# Macroeconomic Equilibrium

Macroeconomic Equilibrium

Short
-
Run Macroeconomic Equilibrium

Short
-
run macroeconomic equilibrium

occurs when the
quantity of real GDP demanded equals the quantity of real
GDP supplied at the point of intersection of the

curve
and the
SAS

curve.

Macroeconomic Equilibrium

Short
-
Run Equilibrium

occurs at point c.

Macroeconomic Equilibrium

Long
-
Run Macroeconomic Equilibrium

Long
-
run macroeconomic equilibrium

occurs when real
GDP equals potential GDP

when the economy is on its
LAS

curve.

Macroeconomic Equilibrium

Figure 23.9 illustrates
long
-
run equilibrium.

Long
-
run equilibrium
occurs where the

and
LAS

curves intersect and
results when the money
wage has adjusted to put
the
SAS

curve through the
long
-
run equilibrium point.

Macroeconomic Equilibrium

Economic Growth and
Inflation

Figure 23.10 illustrates
economic growth and
inflation.

Macroeconomic Equilibrium

Economic Growth and
Inflation

Economic growth occurs
because the quantity of
labor grows, capital is
accumulated, and
of which increase potential
GDP and bring a rightward
shift of the
LAS

curve.

Macroeconomic Equilibrium

Economic Growth and
Inflation

Inflation occurs because the
quantity of money grows
faster than potential GDP,
which increases aggregate
demand by more than long
-
run aggregate supply.

The

curve shifts
rightward faster than the
rightward shift of the
LAS

curve.

Macroeconomic Equilibrium

The business cycle occurs because aggregate demand
and the short
-
run aggregate supply fluctuate but the
money wage does not change rapidly enough to keep real
GDP at potential GDP.

Macroeconomic Equilibrium

A
below full
-
employment
equilibrium

is an
equilibrium in which
potential GDP exceeds
real GDP.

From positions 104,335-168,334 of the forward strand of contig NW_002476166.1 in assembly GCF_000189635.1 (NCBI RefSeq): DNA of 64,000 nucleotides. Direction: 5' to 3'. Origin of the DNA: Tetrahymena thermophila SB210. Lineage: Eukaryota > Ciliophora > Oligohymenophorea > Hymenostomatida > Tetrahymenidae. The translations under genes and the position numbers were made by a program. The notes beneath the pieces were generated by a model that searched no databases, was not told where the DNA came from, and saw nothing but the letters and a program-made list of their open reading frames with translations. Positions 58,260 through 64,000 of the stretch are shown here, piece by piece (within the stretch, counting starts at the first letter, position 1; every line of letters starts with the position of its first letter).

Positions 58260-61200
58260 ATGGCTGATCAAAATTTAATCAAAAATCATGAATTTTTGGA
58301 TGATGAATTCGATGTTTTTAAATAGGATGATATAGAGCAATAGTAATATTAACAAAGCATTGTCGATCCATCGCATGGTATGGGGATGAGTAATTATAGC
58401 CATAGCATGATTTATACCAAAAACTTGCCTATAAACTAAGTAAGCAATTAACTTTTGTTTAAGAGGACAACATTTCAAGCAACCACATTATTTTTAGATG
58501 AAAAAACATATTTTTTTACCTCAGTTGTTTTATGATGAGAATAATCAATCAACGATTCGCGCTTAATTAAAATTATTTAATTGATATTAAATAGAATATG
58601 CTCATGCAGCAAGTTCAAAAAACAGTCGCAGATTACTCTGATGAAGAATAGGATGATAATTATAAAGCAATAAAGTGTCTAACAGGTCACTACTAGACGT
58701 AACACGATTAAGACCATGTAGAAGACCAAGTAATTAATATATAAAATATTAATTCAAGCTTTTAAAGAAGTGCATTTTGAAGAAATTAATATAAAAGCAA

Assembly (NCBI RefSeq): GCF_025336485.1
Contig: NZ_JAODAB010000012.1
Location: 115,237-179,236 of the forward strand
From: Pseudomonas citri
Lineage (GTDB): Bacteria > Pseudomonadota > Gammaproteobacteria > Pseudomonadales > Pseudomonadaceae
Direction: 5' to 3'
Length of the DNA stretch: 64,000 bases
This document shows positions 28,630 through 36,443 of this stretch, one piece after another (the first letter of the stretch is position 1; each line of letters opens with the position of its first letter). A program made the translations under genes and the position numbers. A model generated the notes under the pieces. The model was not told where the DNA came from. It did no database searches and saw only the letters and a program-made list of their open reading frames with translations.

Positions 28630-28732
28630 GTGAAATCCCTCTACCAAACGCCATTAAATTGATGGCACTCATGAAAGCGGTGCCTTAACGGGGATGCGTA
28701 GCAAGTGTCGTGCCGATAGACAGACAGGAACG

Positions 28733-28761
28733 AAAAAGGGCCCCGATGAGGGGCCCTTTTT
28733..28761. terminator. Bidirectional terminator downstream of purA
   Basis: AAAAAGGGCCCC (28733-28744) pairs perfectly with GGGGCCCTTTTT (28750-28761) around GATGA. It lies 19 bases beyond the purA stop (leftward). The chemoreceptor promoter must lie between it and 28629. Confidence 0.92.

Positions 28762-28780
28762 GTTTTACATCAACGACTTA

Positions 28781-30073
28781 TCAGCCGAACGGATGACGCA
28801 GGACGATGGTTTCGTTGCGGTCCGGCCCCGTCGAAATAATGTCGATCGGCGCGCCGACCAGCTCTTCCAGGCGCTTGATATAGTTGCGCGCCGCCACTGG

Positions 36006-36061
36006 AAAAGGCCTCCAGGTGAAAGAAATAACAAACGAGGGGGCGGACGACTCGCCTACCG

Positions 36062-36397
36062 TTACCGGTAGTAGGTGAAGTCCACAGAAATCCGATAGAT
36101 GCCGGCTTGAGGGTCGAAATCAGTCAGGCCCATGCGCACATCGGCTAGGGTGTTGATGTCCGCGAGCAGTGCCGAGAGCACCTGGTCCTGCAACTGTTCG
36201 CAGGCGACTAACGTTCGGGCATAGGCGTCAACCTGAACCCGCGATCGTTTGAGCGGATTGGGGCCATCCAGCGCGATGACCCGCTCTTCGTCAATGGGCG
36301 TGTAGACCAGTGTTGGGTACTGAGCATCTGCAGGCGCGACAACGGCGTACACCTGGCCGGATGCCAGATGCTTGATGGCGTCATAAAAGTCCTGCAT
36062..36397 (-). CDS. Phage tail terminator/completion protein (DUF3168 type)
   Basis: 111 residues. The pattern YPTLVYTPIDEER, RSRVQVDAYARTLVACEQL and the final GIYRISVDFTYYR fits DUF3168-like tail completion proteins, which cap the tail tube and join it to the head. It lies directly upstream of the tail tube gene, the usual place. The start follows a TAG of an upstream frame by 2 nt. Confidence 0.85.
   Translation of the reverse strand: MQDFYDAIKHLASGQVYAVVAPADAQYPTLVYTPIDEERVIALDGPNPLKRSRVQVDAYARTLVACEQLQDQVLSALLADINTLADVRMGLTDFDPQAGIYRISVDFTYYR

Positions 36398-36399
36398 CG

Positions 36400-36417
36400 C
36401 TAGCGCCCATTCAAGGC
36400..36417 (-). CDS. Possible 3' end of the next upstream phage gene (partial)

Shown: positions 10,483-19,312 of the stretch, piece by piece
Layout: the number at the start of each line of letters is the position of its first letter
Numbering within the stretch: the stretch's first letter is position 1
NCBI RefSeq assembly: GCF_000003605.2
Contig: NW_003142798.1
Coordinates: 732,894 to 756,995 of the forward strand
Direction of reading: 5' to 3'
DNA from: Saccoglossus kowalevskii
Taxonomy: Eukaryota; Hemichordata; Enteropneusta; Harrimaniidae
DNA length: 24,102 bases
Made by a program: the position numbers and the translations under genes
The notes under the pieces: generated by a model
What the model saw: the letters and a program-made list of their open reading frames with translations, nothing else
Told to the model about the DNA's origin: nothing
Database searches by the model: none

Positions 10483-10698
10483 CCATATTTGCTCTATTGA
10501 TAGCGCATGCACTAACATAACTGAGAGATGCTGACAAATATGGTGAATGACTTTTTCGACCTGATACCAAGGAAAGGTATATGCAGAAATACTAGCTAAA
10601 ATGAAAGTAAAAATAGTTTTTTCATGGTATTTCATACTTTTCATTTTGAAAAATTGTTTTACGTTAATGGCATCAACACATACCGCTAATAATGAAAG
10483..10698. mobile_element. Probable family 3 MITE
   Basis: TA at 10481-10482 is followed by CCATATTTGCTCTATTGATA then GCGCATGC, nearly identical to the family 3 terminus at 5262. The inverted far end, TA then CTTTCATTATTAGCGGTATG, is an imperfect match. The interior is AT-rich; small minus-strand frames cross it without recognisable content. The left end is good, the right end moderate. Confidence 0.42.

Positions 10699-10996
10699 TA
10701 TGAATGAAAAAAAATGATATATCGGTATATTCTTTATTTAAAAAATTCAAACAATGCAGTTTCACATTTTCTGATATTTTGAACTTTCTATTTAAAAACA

Figures 21.11(a) and (d)
illustrate below full
-
employment equilibrium.

The amount by which
potential GDP exceeds
real GDP is called a
recessionary gap
.

Macroeconomic Equilibrium

A
long
-
run equilibrium

is
an equilibrium in which
potential GDP equals real
GDP.

Figures 21.11(b) and (d)
illustrate long
-
run
equilibrium.

Macroeconomic Equilibrium

An
above full
-
employment equilibrium

is an equilibrium in which
real GDP exceeds
potential GDP.

Figures 21.11(c) and (d)
illustrate above full
-
employment equilibrium.

The amount by which real
GDP exceeds potential
GDP is called an
inflationary gap
.

Macroeconomic Equilibrium

Figure 23.11(d) shows
how, as the economy
moves from one type of
short
-
run equilibrium to
another, real GDP
fluctuates around potential
GDP in a business cycle.

Macroeconomic Equilibrium

Fluctuations in Aggregate
Demand

Figure 23.12 shows the
effects of an increase in
aggregate demand.

Part (a) shows the short
-
run effects.

Starting at long
-
run
equilibrium, an increase in
aggregate demand shifts
the

curve rightward.

Macroeconomic Equilibrium

Fluctuations in Aggregate
Demand

Firms increase production
and rise prices

a
movement along the
SAS

curve.

Macroeconomic Equilibrium

Fluctuations in Aggregate
Demand

Figure 23.12(b) shows the
long
-
run effects.

Real GDP increases, the
price level rises, and in the
new short
-
run equilibrium,
there is an inflationary gap.

Macroeconomic Equilibrium

Fluctuations in Aggregate
Demand

The money wage rate
begins to rise and short
-
run aggregate supply
begins to decrease.

The
SAS

curve shifts
leftward.

The price level rises and
real GDP decreases until it
has returned to potential
GDP.

Macroeconomic Equilibrium

Fluctuations in Aggregate
Supply

Figure 23.13 shows the
effects of a decrease in
aggregate supply.

Starting at long
-
run
equilibrium, a rise in the
price of oil decreases
short
-
run aggregate supply
and the
SAS

curve shifts
leftward.

Macroeconomic Equilibrium

Fluctuations in Aggregate
Supply

Real GDP decreases and
the price level rises.

The combination of
recession combined with
inflation is called
stagflation
.

U.S. Economic Growth, Inflation, and
Cycles

Figure 23.14
interprets the
changes in real GDP
and the price level
each year from 1963
to 2003 in terms of
shifting
,
SAS
, and
LAS

curves.

U.S. Economic Growth, Inflation, and
Cycles

From1963 to 2003:

Real GDP and
potential GDP grew
from \$2.8 trillion to
\$10.3 trillion.

The price level rose
from 22 to 105.

expansions alternated
with recessions.

U.S. Economic Growth, Inflation, and
Cycles

Economic Growth

Real GDP growth was rapid during the 1960s and 1990s
and slower during the 1970s and 1980s.

Inflation

Inflation was the most rapid during the 1970s.